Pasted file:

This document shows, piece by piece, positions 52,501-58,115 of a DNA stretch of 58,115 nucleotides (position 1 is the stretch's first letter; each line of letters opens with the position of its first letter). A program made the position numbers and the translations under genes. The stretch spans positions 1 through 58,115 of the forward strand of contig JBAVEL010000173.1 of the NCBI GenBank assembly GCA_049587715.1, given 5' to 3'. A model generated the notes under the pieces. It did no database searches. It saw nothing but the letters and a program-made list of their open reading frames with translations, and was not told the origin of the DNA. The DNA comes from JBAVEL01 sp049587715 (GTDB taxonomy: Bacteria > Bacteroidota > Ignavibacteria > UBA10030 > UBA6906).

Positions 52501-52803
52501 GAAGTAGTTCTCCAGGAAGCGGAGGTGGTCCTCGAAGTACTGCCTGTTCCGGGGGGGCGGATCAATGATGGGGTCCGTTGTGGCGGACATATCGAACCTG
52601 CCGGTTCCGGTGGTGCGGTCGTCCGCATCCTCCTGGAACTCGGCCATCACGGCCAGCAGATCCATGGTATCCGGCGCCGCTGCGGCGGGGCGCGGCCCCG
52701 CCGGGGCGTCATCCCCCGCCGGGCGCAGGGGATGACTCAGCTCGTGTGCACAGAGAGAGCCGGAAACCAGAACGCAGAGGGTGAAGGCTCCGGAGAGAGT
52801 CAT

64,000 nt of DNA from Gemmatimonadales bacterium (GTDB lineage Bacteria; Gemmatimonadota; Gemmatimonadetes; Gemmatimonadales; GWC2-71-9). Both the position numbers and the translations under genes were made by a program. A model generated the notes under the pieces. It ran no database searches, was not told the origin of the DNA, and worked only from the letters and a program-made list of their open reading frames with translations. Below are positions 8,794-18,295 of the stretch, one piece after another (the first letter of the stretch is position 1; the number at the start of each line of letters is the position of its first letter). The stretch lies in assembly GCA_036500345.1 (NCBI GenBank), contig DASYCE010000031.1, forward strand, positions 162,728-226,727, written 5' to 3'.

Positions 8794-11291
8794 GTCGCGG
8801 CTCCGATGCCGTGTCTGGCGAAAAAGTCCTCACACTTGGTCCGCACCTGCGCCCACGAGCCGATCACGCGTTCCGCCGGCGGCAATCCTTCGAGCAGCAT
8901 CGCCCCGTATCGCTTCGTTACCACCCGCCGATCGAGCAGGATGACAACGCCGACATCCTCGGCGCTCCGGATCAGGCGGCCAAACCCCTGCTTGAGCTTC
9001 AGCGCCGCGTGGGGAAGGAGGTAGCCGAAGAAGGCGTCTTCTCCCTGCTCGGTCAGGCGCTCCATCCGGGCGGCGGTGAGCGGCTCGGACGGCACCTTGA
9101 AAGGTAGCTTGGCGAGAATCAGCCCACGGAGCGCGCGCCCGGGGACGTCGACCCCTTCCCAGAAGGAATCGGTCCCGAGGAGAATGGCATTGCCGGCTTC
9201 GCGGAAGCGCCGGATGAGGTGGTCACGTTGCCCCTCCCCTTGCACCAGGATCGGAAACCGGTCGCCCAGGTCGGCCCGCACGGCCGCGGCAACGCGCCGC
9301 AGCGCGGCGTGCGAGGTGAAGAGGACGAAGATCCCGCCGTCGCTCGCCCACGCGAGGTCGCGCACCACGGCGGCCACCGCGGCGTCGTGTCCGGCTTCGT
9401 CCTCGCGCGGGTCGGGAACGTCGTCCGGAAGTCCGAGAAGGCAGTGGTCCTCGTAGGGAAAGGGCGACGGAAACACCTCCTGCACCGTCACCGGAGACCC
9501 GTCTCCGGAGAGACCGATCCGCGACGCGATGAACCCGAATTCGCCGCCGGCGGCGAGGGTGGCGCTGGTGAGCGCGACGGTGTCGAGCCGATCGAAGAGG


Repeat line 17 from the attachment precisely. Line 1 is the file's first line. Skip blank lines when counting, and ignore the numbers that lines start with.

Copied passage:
9501 GTCTCCGGAGAGACCGATCCGCGACGCGATGAACCCGAATTCGCCGCCGGCGGCGAGGGTGGCGCTGGTGAGCGCGACGGTGTCGAGCCGATCGAAGAGG